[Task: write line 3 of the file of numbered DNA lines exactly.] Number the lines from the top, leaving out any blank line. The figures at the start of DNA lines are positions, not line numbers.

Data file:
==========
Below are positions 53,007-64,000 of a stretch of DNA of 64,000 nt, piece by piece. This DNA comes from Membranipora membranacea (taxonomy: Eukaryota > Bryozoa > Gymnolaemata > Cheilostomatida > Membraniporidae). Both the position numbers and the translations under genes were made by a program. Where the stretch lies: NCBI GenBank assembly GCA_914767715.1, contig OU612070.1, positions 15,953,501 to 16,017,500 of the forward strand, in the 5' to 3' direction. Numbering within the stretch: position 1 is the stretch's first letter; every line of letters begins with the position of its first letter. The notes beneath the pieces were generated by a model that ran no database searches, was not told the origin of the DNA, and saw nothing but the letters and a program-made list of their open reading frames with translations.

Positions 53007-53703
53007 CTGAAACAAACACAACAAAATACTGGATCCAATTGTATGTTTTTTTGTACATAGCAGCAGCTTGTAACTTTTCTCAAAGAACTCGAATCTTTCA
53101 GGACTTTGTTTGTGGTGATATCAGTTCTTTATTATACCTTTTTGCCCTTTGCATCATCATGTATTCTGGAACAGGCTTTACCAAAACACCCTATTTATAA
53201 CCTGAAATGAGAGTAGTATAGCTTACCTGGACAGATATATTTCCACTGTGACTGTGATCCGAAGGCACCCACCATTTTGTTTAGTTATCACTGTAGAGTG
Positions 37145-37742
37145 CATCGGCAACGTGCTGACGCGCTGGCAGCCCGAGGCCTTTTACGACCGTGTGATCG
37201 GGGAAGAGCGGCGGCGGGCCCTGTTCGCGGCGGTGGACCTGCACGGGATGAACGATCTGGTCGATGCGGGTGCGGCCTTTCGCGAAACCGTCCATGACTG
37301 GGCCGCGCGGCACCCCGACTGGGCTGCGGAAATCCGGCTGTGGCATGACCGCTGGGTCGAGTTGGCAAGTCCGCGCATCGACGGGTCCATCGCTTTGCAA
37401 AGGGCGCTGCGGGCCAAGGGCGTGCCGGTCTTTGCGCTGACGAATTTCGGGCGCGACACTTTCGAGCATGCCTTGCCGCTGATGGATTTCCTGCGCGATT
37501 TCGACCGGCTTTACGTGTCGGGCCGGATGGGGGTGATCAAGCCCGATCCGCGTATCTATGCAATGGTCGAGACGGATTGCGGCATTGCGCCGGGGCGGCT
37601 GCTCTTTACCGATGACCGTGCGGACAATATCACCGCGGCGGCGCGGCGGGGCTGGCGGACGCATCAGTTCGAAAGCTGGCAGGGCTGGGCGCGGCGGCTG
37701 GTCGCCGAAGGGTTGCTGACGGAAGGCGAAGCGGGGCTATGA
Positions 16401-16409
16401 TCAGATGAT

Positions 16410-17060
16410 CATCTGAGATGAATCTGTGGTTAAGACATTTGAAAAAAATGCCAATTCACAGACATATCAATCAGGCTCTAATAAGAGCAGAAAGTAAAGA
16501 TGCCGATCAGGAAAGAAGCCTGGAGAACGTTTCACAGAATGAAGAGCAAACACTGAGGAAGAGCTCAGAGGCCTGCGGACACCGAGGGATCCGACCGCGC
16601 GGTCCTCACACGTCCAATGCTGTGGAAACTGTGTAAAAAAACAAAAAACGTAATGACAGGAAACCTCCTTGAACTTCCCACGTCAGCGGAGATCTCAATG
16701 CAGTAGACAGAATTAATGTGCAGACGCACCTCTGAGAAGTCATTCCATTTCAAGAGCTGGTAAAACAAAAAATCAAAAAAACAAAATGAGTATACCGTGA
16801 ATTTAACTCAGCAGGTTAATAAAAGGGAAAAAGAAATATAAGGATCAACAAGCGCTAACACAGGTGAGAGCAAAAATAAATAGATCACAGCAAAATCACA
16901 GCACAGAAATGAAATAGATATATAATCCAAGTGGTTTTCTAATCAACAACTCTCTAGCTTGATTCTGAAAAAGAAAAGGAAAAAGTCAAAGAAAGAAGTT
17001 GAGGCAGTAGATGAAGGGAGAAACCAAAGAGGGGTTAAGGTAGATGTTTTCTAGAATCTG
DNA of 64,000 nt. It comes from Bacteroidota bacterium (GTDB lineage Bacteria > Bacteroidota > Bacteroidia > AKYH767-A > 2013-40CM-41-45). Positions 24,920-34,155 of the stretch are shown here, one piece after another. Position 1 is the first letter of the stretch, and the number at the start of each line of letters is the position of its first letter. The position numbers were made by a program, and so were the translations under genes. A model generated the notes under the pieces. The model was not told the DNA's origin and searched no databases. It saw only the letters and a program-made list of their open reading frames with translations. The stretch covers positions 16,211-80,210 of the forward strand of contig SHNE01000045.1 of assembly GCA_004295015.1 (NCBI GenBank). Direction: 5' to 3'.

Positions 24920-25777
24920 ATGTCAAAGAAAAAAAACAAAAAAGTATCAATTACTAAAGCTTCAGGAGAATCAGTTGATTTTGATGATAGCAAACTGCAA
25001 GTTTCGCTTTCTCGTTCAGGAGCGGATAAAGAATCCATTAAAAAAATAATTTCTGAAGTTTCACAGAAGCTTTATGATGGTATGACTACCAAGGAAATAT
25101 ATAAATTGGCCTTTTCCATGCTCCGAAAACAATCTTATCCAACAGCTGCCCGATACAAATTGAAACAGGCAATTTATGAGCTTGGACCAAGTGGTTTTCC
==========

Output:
53007 CTGAAACAAACACAACAAAATACTGGATCCAATTGTATGTTTTTTTGTACATAGCAGCAGCTTGTAACTTTTCTCAAAGAACTCGAATCTTTCA